Tom Turpin
Professor of
Purdue University







Insect Legs Are Not Just for Walking

One of the defining characteristics of adult insects is that they have six legs. In some historical scientific circles, insects actually were called hexapods, based on leg number.

Some immature insects don't follow the six-leg scheme of adult insects. 

Some immatures, like fly maggots, don't have any legs. Others, like caterpillars, have more than three pairs of legs. Technically, those caterpillars still have six legs. The things that look like legs are called prolegs, but they function in a similar fashion to legs.

Insect legs come in many sizes and shapes. You can learn a lot about an insect by looking at the way the legs are shaped. For instance, many insect legs are very much like human legs in structure. Both insects and humans have a leg part called a femur. We call it our thigh bone. Below that, in both insect and human legs, is a tibia. We call that our shin bone. The bones making up our feet are called tarsae. The same is true of insects. Our legs and the similar insect legs function to run or walk. Insects like cock roaches, ladybugs and fireflies have legs that function to walk or run.

Legs in insects exhibit many modifications from the basic walking shape. For instance, the front legs of camel crickets look like miniature shovels. The insect uses the front legs to dig its burrow. Dung beetles have front legs that are similar to those of the cave cricket. The dung beetles use forelegs to dig, but also to fashion balls of mammal dung. The dung, or manure, is buried in the ground and is the food for immature dung beetles.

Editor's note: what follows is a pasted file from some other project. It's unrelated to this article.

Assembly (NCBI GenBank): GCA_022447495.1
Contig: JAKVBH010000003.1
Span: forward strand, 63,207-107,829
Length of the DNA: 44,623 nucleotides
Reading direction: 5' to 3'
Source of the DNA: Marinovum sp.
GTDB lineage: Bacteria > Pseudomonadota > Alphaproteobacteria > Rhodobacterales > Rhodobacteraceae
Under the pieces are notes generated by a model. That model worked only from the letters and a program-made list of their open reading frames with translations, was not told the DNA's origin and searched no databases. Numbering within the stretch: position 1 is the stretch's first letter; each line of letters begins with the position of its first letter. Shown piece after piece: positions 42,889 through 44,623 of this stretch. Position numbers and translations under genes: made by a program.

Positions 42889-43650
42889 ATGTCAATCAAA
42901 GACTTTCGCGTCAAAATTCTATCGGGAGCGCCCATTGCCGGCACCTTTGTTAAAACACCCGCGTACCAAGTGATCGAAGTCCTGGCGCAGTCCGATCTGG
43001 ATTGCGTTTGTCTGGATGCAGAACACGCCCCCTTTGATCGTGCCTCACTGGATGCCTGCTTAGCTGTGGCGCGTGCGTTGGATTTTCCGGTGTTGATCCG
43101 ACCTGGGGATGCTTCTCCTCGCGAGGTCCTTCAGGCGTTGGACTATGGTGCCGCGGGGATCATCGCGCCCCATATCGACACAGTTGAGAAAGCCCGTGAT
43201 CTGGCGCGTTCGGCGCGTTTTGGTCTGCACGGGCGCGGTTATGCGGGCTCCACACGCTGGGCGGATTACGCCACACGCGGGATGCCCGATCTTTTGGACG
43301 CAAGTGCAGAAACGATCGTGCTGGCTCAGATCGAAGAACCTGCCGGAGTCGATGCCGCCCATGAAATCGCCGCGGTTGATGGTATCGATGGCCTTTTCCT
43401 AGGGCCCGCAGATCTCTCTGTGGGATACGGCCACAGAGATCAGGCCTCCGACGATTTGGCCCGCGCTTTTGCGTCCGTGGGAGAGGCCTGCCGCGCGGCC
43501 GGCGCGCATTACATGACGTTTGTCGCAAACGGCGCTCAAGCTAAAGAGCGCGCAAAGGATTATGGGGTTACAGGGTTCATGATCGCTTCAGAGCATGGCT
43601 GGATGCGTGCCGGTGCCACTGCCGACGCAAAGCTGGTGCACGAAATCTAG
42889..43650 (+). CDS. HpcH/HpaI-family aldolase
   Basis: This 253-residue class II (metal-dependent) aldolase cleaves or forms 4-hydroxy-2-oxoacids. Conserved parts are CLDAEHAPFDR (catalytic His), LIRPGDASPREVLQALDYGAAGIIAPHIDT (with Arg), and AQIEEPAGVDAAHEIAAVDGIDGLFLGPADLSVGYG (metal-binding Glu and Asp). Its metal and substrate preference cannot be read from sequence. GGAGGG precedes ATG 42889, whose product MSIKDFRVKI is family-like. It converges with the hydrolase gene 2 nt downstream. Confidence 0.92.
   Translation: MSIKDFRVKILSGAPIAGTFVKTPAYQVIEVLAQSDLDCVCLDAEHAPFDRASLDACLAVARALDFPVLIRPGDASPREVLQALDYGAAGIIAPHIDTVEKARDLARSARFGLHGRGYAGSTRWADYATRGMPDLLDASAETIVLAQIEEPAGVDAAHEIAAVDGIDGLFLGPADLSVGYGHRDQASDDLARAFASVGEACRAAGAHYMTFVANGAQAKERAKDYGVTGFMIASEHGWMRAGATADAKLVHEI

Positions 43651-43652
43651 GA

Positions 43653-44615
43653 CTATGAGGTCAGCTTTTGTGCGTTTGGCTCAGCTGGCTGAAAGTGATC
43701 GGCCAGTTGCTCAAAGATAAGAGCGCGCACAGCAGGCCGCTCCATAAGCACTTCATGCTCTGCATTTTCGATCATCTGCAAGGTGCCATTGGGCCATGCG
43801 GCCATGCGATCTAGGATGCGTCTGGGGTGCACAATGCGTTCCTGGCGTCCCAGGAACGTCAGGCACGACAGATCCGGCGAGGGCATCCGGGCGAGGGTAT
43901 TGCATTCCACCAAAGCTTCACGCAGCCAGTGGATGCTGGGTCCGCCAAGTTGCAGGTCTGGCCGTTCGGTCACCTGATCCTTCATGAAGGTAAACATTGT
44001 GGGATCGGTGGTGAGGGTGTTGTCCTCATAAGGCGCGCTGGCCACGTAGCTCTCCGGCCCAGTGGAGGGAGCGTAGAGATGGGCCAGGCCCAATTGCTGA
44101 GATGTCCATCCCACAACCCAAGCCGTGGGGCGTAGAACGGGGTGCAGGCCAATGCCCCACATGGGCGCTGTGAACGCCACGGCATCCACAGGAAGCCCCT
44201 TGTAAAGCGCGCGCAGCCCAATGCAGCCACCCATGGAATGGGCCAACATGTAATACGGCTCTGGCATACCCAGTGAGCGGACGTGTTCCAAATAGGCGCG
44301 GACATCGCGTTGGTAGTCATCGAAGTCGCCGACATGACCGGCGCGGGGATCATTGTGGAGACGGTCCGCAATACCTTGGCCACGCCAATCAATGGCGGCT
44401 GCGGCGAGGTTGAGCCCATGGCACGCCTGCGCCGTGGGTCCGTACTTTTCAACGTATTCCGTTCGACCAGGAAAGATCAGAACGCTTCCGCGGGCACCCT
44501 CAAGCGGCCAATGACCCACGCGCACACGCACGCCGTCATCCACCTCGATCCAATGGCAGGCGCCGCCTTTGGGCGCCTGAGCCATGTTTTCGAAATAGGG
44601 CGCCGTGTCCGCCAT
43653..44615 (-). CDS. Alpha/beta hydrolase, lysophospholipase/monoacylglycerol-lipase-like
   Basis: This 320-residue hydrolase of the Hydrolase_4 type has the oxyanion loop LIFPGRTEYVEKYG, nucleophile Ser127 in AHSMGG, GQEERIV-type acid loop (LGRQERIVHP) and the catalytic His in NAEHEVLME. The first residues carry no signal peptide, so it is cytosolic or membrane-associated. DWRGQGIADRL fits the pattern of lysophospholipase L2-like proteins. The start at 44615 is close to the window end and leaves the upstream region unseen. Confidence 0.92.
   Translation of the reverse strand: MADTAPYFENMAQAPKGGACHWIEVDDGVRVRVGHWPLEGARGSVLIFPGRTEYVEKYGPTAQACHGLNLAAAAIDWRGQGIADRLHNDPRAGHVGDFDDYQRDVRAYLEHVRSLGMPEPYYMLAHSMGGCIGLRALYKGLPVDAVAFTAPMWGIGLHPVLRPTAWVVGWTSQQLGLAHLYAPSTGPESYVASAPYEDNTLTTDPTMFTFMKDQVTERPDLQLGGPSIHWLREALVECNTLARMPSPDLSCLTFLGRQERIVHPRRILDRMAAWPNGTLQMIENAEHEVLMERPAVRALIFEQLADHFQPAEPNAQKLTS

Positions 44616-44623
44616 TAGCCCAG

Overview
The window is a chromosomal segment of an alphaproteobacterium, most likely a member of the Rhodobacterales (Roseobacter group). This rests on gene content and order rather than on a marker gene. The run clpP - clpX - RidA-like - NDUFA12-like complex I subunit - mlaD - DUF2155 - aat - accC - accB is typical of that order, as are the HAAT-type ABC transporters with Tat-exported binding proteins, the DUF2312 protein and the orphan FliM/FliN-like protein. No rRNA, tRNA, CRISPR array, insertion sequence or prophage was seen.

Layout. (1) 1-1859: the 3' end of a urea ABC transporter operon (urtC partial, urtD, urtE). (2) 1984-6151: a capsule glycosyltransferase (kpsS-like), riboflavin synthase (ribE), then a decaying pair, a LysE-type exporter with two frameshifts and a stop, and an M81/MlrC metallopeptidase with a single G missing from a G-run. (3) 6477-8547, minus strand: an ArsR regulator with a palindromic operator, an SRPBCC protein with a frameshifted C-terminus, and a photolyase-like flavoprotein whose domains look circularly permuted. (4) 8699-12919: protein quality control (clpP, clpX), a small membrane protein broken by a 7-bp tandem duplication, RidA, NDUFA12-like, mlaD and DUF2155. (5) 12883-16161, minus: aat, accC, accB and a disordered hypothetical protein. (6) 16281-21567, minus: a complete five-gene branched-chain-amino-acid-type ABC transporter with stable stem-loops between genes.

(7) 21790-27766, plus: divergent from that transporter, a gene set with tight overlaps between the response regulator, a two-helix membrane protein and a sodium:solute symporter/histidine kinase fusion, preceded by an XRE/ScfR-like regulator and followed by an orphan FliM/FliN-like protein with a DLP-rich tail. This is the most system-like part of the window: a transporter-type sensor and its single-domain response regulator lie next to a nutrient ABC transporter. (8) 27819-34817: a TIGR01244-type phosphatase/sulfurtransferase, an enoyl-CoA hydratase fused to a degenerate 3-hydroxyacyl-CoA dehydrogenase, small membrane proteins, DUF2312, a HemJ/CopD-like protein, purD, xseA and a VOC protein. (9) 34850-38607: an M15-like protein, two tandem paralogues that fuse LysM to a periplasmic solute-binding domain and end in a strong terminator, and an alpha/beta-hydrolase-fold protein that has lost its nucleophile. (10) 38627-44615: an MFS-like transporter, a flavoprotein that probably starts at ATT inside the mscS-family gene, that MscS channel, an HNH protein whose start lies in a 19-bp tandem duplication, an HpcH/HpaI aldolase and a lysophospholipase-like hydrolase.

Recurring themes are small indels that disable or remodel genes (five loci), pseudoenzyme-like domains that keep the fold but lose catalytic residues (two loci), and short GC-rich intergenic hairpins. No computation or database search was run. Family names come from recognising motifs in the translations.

Some insects, like crickets, grasshoppers, katydids and fleas, have hind legs modified for jumping. All of these insects are well-known for their ability to jump when attempting to escape from danger.

The front legs on some insects are designed for grasping. The praying mantid has legs like that. Mantids use their forelegs to catch and hold the insects that become their food. The same is true of other insects that make meals of their cousins. Water striders use their front legs for grasping, as do the predators known as assassin bugs.

Dragonflies and damselflies have legs that function mainly for perching on plants. But these insects use their legs to form a basket, which is used to trap small flying insects when the dragonfly overtakes them in flight.

Insects that live in water have legs shaped as paddles for swimming. Lice have legs that are designed to grasp the hair of their hosts. In fact, many insect legs have devices that allow them to cling to things—claws for hooking into something soft and sticky pads for hard, slick surfaces like glass. Many insects have both claws and sticky pads so they are equipped to walk on or hang on almost any surface.

Insects also use their legs for functions other than locomotion and grasping. Several grasshoppers, crickets and katydids have legs with combs that are used with other legs or wings to produce sound. 

Some butterflies and flies have taste buds in their feet. This allows them to taste any item on which they are standing. For butterflies, they use the information to find a host plant for egg laying. For flies, the information tells them if the item they are standing on is good to eat. If so, they extend their mouthparts and begin to feed.

Other modifications of insect legs are to help camouflage the insect. Some insects that feed on plants have legs that resemble leaves to help them blend into their environment.

Another unusual modification of an insect's legs is found in the honey bee. Honey bees have a pollen basket on their back leg. They collect the pollen from their hair with a comb on a leg and place it in the basket for transport to the hive. So honey bees observed with yellow blobs on their legs are pollen collectors with their pollen baskets filled.

It is apparent that insects use their legs for many different functions other than just locomotion. They have to; after all, they don't have a pair of legs modified into arms as we humans do!


Writer: Tom Turpin
Editor: Olivia Maddox